Two Canadian entrepreneurs have designed a home using 612,000 recycled plastic bottles. Their company, JD Composites, uses this waste to build model ecological housing.
We feel we’re making a modest contribution to addressing some of the current pollution problemsAt the beginning of 2018, the world of recycling experienced a minor revolution. China adopted a drastic measure that closed its doors to waste imported from Western countries. A major change for a large number of countries that were used to exporting it - they suddenly found themselves with huge amounts of waste to manage. It was particularly problematic for countries with the lowest recycling rates. For example in Canada less than 10% of plastic products are recycled according to government figures. The solution for the new context? Leveraging innovative solutions to recover the approximately 3 million metric tons of plastic waste the country produces annually.
And that’s exactly what two local entrepreneurs are working on. Since 2015, their company, JD Composites, has been designing houses made out of recycled plastic bottles.
When working on the ecodesign for these dwelling, the company looked at a material already well known to industry for its insulating properties - polyethylene terephthalate (PET) foam made from plastic bottles. JD Composites uses it directly in the design of the walls of its houses! In an Ontario plant, end-of-life plastic bottles are shredded to make pellets which are melted at very high temperatures. The gas-phase chemical reaction produces a foam-like material that is poured into large molds.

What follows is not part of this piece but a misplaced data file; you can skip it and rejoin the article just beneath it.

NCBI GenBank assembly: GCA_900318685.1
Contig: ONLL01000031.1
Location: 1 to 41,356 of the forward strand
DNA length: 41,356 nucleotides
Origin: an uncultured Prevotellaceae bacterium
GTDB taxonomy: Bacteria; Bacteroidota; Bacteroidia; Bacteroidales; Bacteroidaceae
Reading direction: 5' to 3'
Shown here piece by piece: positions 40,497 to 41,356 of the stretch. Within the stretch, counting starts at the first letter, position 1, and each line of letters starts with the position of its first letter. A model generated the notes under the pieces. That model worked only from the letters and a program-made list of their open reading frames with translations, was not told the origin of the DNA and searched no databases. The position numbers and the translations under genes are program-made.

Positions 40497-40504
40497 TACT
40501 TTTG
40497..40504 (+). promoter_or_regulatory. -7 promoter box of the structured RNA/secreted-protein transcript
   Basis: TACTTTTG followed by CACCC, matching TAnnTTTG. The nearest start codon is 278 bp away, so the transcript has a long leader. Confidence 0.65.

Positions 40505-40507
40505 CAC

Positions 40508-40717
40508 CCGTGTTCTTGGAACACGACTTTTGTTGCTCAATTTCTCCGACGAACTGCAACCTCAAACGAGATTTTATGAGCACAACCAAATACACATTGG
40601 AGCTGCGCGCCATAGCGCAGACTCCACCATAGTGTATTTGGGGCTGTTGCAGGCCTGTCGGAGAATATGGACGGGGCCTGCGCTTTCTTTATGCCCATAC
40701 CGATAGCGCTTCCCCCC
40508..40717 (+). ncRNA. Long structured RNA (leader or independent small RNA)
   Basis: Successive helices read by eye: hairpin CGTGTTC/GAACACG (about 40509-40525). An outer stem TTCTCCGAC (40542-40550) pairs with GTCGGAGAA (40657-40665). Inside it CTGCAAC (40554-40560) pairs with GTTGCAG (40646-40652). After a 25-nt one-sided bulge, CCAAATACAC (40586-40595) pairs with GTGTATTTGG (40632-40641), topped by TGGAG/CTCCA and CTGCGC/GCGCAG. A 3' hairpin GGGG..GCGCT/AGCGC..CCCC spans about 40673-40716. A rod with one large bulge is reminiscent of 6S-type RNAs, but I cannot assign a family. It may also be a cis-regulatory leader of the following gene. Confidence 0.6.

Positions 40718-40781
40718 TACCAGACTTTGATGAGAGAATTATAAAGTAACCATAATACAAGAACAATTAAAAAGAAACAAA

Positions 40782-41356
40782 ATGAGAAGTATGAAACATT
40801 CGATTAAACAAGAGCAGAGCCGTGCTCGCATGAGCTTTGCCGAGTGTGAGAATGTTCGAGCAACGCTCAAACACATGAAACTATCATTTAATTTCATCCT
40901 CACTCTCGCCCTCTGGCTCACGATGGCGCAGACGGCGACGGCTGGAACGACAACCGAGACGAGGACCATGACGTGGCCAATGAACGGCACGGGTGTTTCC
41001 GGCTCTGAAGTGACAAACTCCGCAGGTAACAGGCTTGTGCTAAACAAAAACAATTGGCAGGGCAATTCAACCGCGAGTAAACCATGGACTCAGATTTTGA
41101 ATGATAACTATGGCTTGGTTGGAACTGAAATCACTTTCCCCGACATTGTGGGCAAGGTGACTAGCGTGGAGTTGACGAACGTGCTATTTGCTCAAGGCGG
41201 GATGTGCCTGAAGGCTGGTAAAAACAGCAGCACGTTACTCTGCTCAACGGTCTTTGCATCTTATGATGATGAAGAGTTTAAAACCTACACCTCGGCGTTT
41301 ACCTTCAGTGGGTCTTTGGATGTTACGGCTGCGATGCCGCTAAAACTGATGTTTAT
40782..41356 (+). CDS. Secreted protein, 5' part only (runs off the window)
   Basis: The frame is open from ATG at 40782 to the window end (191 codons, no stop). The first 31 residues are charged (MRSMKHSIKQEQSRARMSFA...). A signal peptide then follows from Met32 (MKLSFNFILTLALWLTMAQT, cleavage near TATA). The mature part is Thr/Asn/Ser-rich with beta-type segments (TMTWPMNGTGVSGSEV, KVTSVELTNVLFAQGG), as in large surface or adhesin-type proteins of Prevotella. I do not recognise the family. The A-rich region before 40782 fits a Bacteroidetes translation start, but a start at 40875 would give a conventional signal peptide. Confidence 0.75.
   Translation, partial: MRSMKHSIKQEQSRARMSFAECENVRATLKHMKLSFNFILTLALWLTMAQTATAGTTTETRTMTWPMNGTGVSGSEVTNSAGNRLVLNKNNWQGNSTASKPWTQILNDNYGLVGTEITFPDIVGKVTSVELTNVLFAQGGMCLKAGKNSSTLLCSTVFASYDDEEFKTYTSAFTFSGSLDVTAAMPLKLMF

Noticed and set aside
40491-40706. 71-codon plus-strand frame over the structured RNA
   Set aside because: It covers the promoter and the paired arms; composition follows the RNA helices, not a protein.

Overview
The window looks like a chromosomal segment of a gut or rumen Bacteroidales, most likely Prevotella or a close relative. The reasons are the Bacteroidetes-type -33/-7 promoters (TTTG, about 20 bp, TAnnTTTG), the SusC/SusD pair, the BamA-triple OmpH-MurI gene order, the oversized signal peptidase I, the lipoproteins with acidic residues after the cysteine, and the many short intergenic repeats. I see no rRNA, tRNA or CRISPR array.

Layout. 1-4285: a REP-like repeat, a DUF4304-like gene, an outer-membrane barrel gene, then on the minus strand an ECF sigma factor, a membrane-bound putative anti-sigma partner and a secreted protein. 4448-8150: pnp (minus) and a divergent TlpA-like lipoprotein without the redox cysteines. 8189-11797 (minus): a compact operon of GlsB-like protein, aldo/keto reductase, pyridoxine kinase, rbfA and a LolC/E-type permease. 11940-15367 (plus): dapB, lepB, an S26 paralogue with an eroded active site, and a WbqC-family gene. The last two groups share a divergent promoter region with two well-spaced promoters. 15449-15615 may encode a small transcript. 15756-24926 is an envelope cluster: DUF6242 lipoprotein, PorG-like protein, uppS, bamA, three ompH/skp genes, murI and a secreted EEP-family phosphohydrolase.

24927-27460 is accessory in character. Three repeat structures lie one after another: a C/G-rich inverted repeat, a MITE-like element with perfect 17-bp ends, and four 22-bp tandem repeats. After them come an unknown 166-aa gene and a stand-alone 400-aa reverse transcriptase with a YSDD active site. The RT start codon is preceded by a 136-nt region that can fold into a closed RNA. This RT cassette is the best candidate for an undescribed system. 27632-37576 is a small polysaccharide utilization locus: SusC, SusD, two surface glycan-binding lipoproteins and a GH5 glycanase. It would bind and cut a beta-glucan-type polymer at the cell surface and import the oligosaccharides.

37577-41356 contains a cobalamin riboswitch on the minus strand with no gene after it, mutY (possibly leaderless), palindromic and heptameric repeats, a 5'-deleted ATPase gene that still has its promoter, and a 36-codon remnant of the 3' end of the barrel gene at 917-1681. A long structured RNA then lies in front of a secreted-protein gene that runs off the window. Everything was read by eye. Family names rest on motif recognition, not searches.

Once cooled, the foam hardens in the shape of large lightweight composite panels that are resistant to moisture and mold. The panels are covered with a layer of fiberglass to maximize their impermeability and allow them to be used as insulating building materials. They can then be simply assembled to create the structure of the house. The first pilot house designed by JD Composites used close to 612,000 recycled bottles. Waste that didn’t go to landfill but found a second life in a new ecodesigned home.
The two Canadian entrepreneurs behind the concept are delighted: "We offer a sustainable solution for building green housing, but in addition we feel we’re making a modest contribution to addressing some of the current pollution problems."
Their project would appear to be all the more promising because the house has successfully weathered some extreme weather events (floods, hurricanes, etc.). A real asset when attracting potential buyers that are directly concerned by the risk of natural disasters.
CREDIT: Main picture © Getty Images